Useful tips for portrait photography

Useful tips for portrait photography

Portrait Lens

What lenses are best or more suitable for portrait photography?

Usually the mid-tele lens ranges from 70mm – 135mm to 200mm are best for portraits because of its less distortion and more flattering characteristic.

Check out Stephen Eastwood’s web site for the effect of lens distortion. He has nice images of head shots  taken with lenses from 19mm, 24mm, 35mm, 50mm, 70mm, 100mm, 135mm, 200mm, 230mm to 350mm. You can clearly see the effect of lens on the model’s face. The wider the lens, the more distortion you will get.

 

Camera level when shooting portrait

To get normal perspective with mid-tele lens, for half length shot, shoot at the chest level as shown below:

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For full length shot, shoot at lower level close to waist level as shown in the picture below:

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However, you could try shoot from lower angle to lengthen the legs if you would like to make the person looks taller in the picture.

 

Catch light

Catch light is the bright spot or reflection in the eyes. It adds energy and liveliness to the portraits.

Here are some examples of portraits with catch light.

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The question is how to get or create catch light?

Well, the eyes have to face the bright area. For indoor, the window especially large window will create beautiful catch light when the eyes are facing the bright window. For outdoor, you could look for bright building, patch of light in the part, sky or any reflective surface. If you can find any of those, the last resort is to use fill flash to create one.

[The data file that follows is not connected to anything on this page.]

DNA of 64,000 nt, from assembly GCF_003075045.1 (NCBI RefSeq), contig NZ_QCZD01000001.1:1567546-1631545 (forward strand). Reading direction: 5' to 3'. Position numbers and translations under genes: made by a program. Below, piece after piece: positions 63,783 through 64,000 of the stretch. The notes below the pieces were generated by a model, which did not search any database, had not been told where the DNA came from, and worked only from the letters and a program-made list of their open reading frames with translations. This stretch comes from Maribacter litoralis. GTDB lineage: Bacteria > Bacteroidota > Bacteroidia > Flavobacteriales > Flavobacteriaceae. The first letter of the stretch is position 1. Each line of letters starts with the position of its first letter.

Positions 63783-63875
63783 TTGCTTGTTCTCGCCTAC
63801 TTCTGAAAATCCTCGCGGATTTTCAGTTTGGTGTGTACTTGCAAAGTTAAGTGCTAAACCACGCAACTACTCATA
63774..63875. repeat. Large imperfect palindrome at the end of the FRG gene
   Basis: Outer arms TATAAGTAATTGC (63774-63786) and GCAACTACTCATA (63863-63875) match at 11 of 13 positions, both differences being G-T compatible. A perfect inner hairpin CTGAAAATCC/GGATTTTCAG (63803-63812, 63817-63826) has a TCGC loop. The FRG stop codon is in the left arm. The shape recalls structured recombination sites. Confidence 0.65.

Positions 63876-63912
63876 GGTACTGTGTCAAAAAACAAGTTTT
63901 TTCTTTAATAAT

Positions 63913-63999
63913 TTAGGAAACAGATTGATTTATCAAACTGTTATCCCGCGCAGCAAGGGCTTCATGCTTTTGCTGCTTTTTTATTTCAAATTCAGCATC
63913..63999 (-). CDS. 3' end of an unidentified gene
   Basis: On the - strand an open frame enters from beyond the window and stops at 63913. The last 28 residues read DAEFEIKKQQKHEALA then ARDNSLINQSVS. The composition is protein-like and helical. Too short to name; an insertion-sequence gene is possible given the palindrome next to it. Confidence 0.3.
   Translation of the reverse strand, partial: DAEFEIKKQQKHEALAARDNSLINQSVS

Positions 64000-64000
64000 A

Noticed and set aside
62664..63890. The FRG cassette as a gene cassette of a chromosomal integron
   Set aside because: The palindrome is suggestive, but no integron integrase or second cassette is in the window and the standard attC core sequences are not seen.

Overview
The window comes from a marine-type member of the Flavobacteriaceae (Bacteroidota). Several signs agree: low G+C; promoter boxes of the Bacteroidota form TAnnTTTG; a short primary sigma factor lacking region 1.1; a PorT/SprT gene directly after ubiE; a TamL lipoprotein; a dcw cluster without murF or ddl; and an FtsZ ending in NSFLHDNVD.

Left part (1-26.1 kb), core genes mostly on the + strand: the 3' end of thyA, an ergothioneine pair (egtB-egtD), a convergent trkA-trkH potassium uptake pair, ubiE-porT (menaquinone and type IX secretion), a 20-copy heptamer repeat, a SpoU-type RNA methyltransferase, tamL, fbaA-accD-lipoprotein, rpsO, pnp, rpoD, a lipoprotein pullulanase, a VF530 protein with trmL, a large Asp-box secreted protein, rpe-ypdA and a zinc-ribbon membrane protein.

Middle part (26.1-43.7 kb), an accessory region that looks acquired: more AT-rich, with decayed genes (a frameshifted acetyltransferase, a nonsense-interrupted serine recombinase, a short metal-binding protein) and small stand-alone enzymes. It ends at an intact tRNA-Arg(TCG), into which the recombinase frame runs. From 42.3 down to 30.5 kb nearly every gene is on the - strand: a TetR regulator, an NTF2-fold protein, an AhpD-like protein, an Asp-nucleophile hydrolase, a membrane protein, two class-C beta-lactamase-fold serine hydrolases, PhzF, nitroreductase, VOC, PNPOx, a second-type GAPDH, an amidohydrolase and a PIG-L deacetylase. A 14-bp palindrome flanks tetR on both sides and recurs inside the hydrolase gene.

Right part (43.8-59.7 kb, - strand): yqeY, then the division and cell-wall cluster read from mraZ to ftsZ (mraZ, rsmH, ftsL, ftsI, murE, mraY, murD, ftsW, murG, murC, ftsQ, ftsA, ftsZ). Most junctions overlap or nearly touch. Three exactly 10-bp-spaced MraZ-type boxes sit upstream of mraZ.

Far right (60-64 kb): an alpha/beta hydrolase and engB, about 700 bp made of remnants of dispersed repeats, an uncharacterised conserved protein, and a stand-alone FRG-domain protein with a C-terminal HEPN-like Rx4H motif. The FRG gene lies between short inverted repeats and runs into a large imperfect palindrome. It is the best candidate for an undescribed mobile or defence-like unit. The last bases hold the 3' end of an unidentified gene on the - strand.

Here is an example of portrait with and without catch light, same location, same time.

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Best time to take portrait photo?

  • Early morning and later evening
    • Low angled light, softer light that eliminate the hash shallow
    • Warmer, golden light
  • Bright overcast day
    • The overcast sky will be like a giant softbox that soften the harsh sun light
    • Overcast day is good for flower shots too
  • What about bright sunny midday?
    • Sun is a tiny light source in this case that will create harsh shallow.
    • Look for open shade to avoid the harsh shallow or try backlit shot instead.
  • For indoor, as long as there is enough window light which is not direct sun light.

The basic rule is the larger the light source, the softer and better the light, the smaller the light source like the bright sunny day sun (sun is huge but in this case it is like a small dot of light source), the harsher the light. The closer to the large light source like the window, the softer the light.

One useful tip is when photography baby or kids, place them closer to the large window and the light will wrap around their face, creating beautiful light with very smooth transition from highlight to shadow.

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